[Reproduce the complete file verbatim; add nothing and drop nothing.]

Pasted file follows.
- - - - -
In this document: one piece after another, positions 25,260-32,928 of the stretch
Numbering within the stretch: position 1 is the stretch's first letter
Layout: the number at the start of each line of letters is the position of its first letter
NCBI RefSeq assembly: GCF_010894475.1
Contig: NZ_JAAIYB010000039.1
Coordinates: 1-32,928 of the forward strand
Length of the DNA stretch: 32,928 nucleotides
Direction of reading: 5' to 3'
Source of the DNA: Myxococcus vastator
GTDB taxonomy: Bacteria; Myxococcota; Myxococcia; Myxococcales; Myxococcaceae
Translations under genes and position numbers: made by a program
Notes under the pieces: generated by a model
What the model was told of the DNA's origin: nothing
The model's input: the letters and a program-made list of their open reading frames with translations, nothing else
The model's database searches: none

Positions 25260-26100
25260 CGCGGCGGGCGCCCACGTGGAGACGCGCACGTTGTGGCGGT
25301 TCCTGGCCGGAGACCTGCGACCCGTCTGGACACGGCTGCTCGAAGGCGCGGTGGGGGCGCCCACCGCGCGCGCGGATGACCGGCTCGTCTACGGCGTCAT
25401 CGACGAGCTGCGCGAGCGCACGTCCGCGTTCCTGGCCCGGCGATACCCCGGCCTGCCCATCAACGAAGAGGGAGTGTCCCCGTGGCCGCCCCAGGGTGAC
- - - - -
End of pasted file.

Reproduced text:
In this document: one piece after another, positions 25,260-32,928 of the stretch
Numbering within the stretch: position 1 is the stretch's first letter
Layout: the number at the start of each line of letters is the position of its first letter
NCBI RefSeq assembly: GCF_010894475.1
Contig: NZ_JAAIYB010000039.1
Coordinates: 1-32,928 of the forward strand
Length of the DNA stretch: 32,928 nucleotides
Direction of reading: 5' to 3'
Source of the DNA: Myxococcus vastator
GTDB taxonomy: Bacteria; Myxococcota; Myxococcia; Myxococcales; Myxococcaceae
Translations under genes and position numbers: made by a program
Notes under the pieces: generated by a model
What the model was told of the DNA's origin: nothing
The model's input: the letters and a program-made list of their open reading frames with translations, nothing else
The model's database searches: none

Positions 25260-26100
25260 CGCGGCGGGCGCCCACGTGGAGACGCGCACGTTGTGGCGGT
25301 TCCTGGCCGGAGACCTGCGACCCGTCTGGACACGGCTGCTCGAAGGCGCGGTGGGGGCGCCCACCGCGCGCGCGGATGACCGGCTCGTCTACGGCGTCAT
25401 CGACGAGCTGCGCGAGCGCACGTCCGCGTTCCTGGCCCGGCGATACCCCGGCCTGCCCATCAACGAAGAGGGAGTGTCCCCGTGGCCGCCCCAGGGTGAC